Ad-Express and Daily Iowegian, Centerville, IA

Community News Network

February 22, 2013

Pizza shop customers halt train-car collision

ANDOVER, Mass. — It could have been a disaster.

Thanks to the quick actions of customers at Depot House of Pizza in Massachusetts, including a retired state trooper, a freight train stopped before hitting a car that was stuck on train tracks.

The retired trooper, Sean Melvin, got the driver out of his car while other customers frantically signaled the engineer to stop the train, according to Jovany Santos, who works at Depot Pizza. Melvin could not be reached for comment last night.

The driver, whom police did not identify, apparently intended to make a left turn from Essex Street into Dundee Park, a group of office buildings, and made the turn too quickly, according to police Sgt. Cecilia Blais. The incident happened around 8:15 p.m., she said.

The freight train was moving slowly, but if it had been a commuter train which tends to travel faster, a serious crash could have resulted, police said.

The car, which Santos described as a red Porsche, was wedged between a rail and snow. The driver tried to free his car by shifting into reverse, but the wheels spun ineffectively in the snow, Santos said. The noise of the spinning tires alerted pizza shop customers, who also noticed the freight train, which was approaching.

Melvin pulled the driver out of the car, while other customers waved and yelled at the train engineer to stop. Santos estimated the train stopped 20 to 30 feet before the car.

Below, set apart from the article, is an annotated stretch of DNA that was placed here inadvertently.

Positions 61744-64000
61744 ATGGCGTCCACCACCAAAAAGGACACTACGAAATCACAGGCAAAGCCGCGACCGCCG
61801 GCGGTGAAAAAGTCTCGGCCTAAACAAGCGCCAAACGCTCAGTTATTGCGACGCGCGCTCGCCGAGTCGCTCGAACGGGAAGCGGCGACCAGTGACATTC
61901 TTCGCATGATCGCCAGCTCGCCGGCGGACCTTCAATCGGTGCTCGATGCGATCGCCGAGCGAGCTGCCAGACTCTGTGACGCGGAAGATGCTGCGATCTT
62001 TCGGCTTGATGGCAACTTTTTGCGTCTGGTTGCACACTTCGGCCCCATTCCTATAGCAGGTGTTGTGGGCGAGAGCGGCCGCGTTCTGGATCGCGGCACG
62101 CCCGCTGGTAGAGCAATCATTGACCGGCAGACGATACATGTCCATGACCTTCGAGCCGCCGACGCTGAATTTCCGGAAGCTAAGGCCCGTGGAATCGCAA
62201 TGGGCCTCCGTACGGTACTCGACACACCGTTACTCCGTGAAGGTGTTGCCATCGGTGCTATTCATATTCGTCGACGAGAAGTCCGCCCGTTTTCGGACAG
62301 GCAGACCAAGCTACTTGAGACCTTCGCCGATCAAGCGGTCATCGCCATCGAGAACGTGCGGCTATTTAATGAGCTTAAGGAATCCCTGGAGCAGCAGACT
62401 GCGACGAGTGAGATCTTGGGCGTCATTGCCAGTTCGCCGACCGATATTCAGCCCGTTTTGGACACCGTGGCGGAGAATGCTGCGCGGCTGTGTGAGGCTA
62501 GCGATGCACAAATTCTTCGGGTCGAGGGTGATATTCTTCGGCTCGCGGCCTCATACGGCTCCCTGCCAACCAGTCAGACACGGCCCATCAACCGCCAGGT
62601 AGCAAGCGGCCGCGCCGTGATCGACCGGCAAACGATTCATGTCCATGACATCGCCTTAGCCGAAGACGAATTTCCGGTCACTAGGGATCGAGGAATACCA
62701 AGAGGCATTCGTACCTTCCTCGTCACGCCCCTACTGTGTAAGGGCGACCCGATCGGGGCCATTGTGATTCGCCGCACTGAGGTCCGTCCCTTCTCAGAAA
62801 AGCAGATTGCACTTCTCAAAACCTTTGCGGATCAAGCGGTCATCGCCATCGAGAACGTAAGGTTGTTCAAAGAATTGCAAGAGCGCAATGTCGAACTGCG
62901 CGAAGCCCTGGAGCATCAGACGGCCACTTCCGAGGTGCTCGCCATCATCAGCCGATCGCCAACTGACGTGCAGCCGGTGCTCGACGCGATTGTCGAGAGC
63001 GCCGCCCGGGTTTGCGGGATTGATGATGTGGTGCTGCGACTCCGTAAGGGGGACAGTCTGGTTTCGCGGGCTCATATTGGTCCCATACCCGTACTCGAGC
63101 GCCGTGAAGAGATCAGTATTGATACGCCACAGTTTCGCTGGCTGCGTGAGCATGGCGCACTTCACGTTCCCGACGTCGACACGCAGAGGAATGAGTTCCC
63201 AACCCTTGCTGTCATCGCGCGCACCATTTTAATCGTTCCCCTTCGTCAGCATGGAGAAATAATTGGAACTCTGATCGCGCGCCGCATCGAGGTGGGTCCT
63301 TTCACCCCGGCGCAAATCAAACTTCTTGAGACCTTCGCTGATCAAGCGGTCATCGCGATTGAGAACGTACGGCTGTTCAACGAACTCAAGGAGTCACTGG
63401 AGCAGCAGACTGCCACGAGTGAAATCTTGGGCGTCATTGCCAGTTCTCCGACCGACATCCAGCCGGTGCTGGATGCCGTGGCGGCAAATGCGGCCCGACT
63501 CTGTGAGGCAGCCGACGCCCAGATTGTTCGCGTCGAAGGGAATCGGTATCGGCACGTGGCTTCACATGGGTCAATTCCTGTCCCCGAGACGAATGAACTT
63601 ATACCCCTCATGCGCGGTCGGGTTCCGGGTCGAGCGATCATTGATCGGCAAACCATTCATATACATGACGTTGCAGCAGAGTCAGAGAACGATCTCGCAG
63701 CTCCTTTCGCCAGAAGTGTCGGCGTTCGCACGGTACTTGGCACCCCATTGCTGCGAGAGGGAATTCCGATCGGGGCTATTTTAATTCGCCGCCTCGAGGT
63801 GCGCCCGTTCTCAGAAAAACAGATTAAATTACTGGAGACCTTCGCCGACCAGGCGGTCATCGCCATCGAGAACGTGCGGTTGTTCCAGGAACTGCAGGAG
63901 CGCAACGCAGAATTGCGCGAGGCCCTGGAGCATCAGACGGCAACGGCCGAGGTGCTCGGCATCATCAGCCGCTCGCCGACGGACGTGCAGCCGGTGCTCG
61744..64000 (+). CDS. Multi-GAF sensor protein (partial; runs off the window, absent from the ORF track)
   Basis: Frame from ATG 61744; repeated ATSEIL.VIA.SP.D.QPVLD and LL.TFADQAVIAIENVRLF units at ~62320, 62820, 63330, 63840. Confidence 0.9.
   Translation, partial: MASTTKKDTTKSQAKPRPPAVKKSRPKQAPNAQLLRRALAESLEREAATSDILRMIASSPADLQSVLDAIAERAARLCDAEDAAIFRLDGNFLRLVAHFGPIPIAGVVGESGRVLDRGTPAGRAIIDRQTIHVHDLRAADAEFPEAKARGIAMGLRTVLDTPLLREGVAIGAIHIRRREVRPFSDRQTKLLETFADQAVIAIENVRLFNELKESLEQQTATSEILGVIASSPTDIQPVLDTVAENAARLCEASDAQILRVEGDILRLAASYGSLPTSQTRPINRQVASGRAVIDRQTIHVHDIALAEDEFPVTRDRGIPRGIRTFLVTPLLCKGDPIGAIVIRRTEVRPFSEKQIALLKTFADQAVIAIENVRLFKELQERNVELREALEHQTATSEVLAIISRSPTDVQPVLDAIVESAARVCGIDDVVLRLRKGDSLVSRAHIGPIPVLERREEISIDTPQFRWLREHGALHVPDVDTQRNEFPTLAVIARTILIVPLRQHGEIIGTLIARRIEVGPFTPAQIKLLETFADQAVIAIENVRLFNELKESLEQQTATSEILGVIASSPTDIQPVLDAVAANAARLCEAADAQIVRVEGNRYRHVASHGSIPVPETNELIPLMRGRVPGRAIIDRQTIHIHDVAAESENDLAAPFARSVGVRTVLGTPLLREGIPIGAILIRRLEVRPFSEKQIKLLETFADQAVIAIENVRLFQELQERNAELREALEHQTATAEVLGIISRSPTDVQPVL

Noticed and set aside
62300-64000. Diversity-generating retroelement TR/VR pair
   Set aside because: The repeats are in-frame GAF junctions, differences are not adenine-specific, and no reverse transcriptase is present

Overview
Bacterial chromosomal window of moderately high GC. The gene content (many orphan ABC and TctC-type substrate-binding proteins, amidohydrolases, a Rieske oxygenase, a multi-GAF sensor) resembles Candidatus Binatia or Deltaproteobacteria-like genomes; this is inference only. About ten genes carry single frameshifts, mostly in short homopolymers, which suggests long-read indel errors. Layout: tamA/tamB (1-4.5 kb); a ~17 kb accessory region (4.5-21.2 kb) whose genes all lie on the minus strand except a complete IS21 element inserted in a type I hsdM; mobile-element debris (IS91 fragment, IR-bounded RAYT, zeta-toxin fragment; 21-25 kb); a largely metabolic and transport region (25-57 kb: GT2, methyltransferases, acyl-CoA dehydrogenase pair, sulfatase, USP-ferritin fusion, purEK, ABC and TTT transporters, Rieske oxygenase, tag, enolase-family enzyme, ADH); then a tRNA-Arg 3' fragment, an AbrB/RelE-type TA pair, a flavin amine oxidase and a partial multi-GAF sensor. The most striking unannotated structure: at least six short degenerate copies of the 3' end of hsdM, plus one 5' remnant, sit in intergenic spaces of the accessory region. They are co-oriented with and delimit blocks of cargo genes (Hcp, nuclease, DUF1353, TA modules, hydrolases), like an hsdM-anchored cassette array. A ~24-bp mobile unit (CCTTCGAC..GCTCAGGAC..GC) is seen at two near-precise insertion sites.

“It’s a good thing he was going so slow,” Santos said.

He estimated the freight train may have had as many as 20 cars.

Randy Metivier, an inspection and repair foreman for Massachusetts Bay Commuter Rail, which operates passenger trains for the Massachusetts Bay Transportation Authority, was sent to the scene to make sure the tracks were not damaged. Metivier showed an Eagle-Tribune reporter how the car was wedged between a rail and a buildup of snow.

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The Iowegian wants readers to think about the solicitation ordinance that will prevent groups or individuals from entering a roadway to solicit money. The Centerville City Council in June by a 5-0 vote passed the first reading of just such an ordinance. Public pressure and during a subsequent special meeting, the council voted 3-2 to table the ordinance. A second special meeting to discuss the solicitation ordinance is scheduled for 5:30 p.m. Thursday, Aug. 7 at City Hall. So, the question of the week is, "Do you or do you not support the ordinance to prevent solicitation of funds in city streets?"

A. I support the ordinance
B. I do not support the ordinance
C. Not sure
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